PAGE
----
PyTorch: Square root of a positive semi-definite matrix

Using PyTorch, I am wanting to work out the square root of a positive semi-definite matrix. I googled around for a PyTorch implementation but can’t seem to find the right one.

This is what I have found:

  • https://github.com/steveli/pytorch-sqrtm (this implementation appears to only work for positive definite matrices. I am after an implementation which works for positive semi-definite matrices).
  • https://github.com/pytorch/pytorch/issues/25481 (this implementation also appears to only work for positive definite matrices. Also, the issue is still open, so I guess they haven’t finalized a final version yet).
  • https://github.com/msubhransu/matrix-sqrt (according to the 2nd Github link above, this implementation is not fully PyTorch, it uses PyTorch for backward pass and Scipy for forward pass. This implementation doesn’t say anything about positive definite or positive semi-definite matrices. Also, when I had a looked at the PyTorch code, I couldn’t understand the code because it doesn’t seem to have a class “function” to call?).

Anyone know where I could find a PyTorch implementation to find the square root of a positive semi-definite matrix? Would greatly appreciate it. Many thanks in advance.

Hello Leo!

Perform the eigendecomposition of your matrix and then take the
square-root of your eigenvalues. (If any of your eigenvalues of your
semi-definite matrix show up as numerically negative, replace them
with zero.)

For more detail, see this post:

Best.

K. Frank

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Hi @KFrank, many thanks for your solution. The solution makes sense and it could definitely work for what I need to do. I am implementing a new type of classifier and one of the functions used in the square root of a positive semi-definite matrix.

One quick question though, if one can do this elegantly like what you have proposed, then why are people working on a PyTorch function for this which involves more complicated math/algorithms, for eg. in this Github link below especially when you see the more recent comments from the last couple of days?

Hello Leo!

First comment:

The code Yaroslav posted at the beginning of the github issue to which
you linked is basically what I suggested. He (properly) treats the null
space of the semi-definite matrix more carefully, and he (properly) uses
torch.symeig() rather than torch.eig().

Second comment:

More importantly, I’m not an expert, but I have no reason to believe that
eigendecomposition is the best algorithm for the root of a matrix. The
github issue discusses other approaches that could be faster and/or
numerically more stable or accurate.

The eigendecomposition contains, in a sense, more information than
the root, so it could well be more expensive to calculate. By way of
analogy, you can use eigendecomposition to calculate the inverse of
a matrix (take the reciprocals of the eigenvalues), but it is not the
preferred matrix-inverse algorithm.

Best.

K. Frank

For anyone interested in the same topic in the future, here is code snippets taken from PIQ library

  1. Computation using iterative Newton-Schulz algorithm
def _approximation_error(matrix: torch.Tensor, s_matrix: torch.Tensor) -> torch.Tensor:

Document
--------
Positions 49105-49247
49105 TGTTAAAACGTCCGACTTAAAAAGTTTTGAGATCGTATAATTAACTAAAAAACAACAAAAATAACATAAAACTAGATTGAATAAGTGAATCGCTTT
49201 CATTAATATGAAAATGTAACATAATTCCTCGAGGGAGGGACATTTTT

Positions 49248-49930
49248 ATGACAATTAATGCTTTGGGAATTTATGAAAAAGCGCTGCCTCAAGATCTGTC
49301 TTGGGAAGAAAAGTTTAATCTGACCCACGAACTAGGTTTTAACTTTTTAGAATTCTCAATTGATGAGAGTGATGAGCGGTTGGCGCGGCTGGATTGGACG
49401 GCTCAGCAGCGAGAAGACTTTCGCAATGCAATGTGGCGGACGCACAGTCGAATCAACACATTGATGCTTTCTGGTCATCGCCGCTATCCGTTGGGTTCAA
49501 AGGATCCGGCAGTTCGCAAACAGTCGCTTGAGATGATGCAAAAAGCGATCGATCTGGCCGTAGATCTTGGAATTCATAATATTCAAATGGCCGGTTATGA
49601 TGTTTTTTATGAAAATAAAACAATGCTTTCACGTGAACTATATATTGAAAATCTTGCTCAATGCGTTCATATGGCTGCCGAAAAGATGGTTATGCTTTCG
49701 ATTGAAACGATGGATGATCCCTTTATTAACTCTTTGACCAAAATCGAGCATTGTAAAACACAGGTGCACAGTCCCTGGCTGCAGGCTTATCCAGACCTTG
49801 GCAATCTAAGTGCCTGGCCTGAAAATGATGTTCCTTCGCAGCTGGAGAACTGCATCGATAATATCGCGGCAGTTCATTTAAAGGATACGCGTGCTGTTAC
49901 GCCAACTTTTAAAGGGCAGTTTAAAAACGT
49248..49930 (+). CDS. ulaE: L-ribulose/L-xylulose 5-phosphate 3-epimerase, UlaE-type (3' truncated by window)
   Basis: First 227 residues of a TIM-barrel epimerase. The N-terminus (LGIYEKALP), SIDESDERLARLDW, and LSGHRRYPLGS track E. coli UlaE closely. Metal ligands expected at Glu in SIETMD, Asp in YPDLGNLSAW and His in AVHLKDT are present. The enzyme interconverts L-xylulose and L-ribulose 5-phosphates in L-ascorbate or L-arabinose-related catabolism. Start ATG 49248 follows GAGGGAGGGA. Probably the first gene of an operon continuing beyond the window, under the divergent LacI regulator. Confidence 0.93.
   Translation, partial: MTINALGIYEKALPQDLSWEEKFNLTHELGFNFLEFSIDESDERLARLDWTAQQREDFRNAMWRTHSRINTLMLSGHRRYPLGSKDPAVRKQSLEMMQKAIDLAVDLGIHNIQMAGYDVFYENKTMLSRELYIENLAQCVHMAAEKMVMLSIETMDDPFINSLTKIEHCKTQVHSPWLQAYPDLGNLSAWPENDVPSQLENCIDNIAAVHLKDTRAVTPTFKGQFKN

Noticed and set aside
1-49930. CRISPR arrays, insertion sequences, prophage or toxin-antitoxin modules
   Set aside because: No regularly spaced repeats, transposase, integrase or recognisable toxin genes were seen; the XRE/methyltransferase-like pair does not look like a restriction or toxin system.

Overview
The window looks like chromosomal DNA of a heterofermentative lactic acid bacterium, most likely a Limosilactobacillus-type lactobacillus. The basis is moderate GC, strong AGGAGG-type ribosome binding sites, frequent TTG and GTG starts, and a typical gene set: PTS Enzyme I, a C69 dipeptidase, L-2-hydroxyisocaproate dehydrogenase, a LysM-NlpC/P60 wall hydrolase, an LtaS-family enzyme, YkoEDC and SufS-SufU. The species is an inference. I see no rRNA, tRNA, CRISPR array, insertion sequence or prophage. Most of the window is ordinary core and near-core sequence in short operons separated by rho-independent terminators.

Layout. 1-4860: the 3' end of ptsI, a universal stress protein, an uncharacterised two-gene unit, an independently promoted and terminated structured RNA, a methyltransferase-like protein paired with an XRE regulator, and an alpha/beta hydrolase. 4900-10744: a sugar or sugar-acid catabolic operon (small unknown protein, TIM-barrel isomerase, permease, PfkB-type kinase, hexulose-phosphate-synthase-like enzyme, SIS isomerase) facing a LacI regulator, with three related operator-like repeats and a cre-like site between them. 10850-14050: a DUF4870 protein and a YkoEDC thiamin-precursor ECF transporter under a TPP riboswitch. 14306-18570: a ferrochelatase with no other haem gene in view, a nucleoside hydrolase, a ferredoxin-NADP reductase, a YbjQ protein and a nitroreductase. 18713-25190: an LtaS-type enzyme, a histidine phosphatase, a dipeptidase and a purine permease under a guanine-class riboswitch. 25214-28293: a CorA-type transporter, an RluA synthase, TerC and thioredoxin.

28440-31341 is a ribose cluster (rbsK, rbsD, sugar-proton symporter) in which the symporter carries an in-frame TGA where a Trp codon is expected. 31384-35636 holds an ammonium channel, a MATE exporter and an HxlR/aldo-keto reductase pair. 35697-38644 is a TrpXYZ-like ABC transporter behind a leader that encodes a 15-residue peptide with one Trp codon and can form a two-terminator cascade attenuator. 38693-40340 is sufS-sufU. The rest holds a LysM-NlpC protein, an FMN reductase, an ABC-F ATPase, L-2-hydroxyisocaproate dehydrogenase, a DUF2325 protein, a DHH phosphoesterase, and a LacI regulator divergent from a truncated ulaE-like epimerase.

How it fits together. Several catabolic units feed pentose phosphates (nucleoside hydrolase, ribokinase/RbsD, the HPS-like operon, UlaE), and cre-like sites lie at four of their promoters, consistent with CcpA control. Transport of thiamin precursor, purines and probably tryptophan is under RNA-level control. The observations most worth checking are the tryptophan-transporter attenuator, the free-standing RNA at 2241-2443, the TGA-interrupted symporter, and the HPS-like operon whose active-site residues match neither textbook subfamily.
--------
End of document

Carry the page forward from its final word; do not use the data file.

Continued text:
norm_of_matrix = torch.norm(matrix)
    error = matrix - torch.mm(s_matrix, s_matrix)
    error = torch.norm(error) / norm_of_matrix
    return error


def _sqrtm_newton_schulz(matrix: torch.Tensor, num_iters: int = 100) -> Tuple[torch.Tensor, torch.Tensor]:
    r"""
    Square root of matrix using Newton-Schulz Iterative method
    Source: https://github.com/msubhransu/matrix-sqrt/blob/master/matrix_sqrt.py
    Args:
        matrix: matrix or batch of matrices
        num_iters: Number of iteration of the method
    Returns:
        Square root of matrix
        Error
    """
    expected_num_dims = 2
    if matrix.dim() != expected_num_dims:
        raise ValueError(f'Input dimension equals {matrix.dim()}, expected {expected_num_dims}')

    if num_iters <= 0:
        raise ValueError(f'Number of iteration equals {num_iters}, expected greater than 0')

    dim = matrix.size(0)
    norm_of_matrix = matrix.norm(p='fro')
    Y = matrix.div(norm_of_matrix)
    I = torch.eye(dim, dim, requires_grad=False).to(matrix)
    Z = torch.eye(dim, dim, requires_grad=False).to(matrix)

    s_matrix = torch.empty_like(matrix)
    error = torch.empty(1).to(matrix)

    for _ in range(num_iters):
        T = 0.5 * (3.0 * I - Z.mm(Y))
        Y = Y.mm(T)
        Z = T.mm(Z)

        s_matrix = Y * torch.sqrt(norm_of_matrix)
        error = _approximation_error(matrix, s_matrix)
        if torch.isclose(error, torch.tensor([0.]).to(error), atol=1e-5):
            break

    return s_matrix, error
  1. Using eigen decomposition as discussed in this topic
def _matrix_pow(matrix: torch.Tensor, p: float) -> torch.Tensor:
    r"""
    Power of a matrix using Eigen Decomposition.
    Args:
        matrix: matrix
        p: power
    Returns:
        Power of a matrix
    """
    vals, vecs = torch.eig(matrix, eigenvectors=True)
    vals = torch.view_as_complex(vals.contiguous())
    vals_pow = vals.pow(p)
    vals_pow = torch.view_as_real(vals_pow)[:, 0]
    matrix_pow = torch.matmul(vecs, torch.matmul(torch.diag(vals_pow), torch.inverse(vecs)))
    return matrix_pow
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